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Lego Star Destroyer review – expert level build but a breathtaking result


The Lego Star Destroyer is an epic build that will test the skills of even expert level Lego lovers. But all that hard work is worth it because the result is breathtaking.

We’ve never reviewed a product we had to build ourselves before but that’s exactly what we did with the giant Lego Star Destroyer which has 4784 pieces, is 1.1m long and includes an instruction book thicker than the Lord of the Rings.

The Lego Star Destroyer (Item number 75252) comes in quite a large box with five other boxes inside containing more than 38 bags of pieces and a hefty ring bound instruction book.

This is the Devastator Star Destroyer which is seen in that iconic first shot of the original 1977 Star Wars film as it rumbles over the top in pursuit of Princess Leia’s Tantive IV ship.

The kit is large and intimidating but I took this on as a lockdown activity – something to do while not looking at another screen.

I built it in my home theatre room which is already decked out with Star Wars collectables – and this was also where the Lego Star Destroyer would end up being displayed.

I set up six containers to accommodate the pieces I needed to work with to complete each section.

The Lego designers who created this kit did an incredible engineering job with this build which includes a support stand, internal support structures and panels which click into place on the outside.

The precision on a ship this size is amazing. And it has to be so it can hold together and stay in one piece.

The build starts with the base the ship will rest on so, when finished, it will look like it’s floating.

The next step is creating the super structure with a solid central shaft and beams that form the sides and the back of the vehicle.

This is followed by the long narrow sides of the ship which are then detailed with hundreds of tiny shapes and pieces and flat bricks.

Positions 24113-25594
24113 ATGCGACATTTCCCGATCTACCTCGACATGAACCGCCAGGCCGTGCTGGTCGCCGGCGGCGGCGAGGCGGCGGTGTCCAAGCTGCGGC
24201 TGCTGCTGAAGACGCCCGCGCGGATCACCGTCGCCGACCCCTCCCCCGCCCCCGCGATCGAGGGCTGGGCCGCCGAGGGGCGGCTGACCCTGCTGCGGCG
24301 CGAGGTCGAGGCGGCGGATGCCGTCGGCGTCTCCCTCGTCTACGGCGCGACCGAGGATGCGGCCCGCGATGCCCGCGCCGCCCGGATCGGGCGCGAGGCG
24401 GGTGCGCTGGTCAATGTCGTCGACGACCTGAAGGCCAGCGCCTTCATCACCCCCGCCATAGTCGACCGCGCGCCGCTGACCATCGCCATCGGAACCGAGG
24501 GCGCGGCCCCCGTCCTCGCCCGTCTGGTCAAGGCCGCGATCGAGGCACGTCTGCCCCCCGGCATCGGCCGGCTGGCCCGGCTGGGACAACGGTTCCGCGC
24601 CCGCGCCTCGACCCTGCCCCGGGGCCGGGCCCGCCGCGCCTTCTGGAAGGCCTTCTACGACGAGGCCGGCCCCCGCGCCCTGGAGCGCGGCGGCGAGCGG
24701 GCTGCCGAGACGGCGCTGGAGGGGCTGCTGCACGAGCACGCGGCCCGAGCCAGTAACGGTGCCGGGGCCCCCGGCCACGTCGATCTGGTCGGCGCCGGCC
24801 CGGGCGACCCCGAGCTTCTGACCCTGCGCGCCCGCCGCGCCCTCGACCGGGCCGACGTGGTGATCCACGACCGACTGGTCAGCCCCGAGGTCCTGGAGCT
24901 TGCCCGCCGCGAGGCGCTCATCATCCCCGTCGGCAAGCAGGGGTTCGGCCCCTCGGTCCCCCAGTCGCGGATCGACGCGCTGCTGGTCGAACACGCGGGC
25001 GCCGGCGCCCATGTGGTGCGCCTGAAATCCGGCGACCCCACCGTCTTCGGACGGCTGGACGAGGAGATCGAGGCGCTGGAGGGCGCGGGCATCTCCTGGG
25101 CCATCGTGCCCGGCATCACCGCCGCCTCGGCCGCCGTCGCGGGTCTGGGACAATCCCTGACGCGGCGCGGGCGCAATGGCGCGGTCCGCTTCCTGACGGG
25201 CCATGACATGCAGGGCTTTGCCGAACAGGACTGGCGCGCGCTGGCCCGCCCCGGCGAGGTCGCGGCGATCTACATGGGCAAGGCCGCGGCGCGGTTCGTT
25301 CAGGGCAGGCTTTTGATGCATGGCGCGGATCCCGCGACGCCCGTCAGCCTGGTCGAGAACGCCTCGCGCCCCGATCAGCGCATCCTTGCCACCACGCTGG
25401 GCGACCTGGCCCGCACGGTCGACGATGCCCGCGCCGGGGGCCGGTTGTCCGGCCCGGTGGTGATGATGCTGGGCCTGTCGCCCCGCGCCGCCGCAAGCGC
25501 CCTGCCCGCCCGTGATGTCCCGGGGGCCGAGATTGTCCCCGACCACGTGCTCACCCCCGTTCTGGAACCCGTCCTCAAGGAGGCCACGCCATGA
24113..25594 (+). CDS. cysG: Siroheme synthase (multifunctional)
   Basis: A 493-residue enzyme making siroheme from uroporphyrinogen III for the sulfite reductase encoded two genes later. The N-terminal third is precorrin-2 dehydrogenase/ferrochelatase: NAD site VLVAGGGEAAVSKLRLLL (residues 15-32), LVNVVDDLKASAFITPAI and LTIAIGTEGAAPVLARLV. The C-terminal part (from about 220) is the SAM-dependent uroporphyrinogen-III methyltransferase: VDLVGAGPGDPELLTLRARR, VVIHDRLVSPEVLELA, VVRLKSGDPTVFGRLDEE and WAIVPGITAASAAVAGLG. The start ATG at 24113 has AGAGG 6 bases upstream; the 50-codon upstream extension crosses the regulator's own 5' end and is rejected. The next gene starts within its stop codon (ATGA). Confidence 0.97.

Then it’s on the rear left and right bottom panels which click into place and are pinned precisely in position.

We found the rear engines the trickiest and most delicate part of the build and it took a few recaps to get it exactly right so it would fit together properly and hold in place.

That’s the thing about all Lego sets – even being out by a single stud can make a difference and the parts just won’t fit together.

There are also two sections that fit on the base of the ship including two landing bay areas which includes a tiny Tie Fighter.

The bridge and top section are next on the list followed by the remaining top panels which all fit precisely fitted together and clicked into the central beam and edge clips.

The final part of the build is lovely touch – the Tantive IV which is held by a long transparent piece so that appears to be flying beside the ship.

The impressive thing about the build is the amount of detail and exterior embellishment that makes the build look more like the ship in the Star Wars film than bunch of Lego bricks stuck together.

This intricate work was the most time consuming part of the build.

Building this large panels was also a challenge because they had to be exactly right so they could fit together on the frame.

The large instruction book is well laid out so you can easily see how the pieces need to be fitted together and exactly where they then fit on the larger frame.

Our build method was to have numerous plastic containers to sort the larger pieces from the smaller pieces.

Each bag of pieces sometimes contained a smaller bag of tiny pieces and we separated these into different bins.

And this way we didn’t lose a single piece.

The Lego Star Destroyer is a huge build and it’s also not cheap at $1,099.

This an expert level project so it’s really not suitable for young children – they’ll find it too hard to build.

It’s definitely designed for the Lego enthusiast who also happens to be a huge Star Wars fan – and that’s exactly what I am.


The Lego Star Destroyer is an epic build that will test the skills of even expert level Lego lovers. But all that hard work is worth it because the result is breathtaking.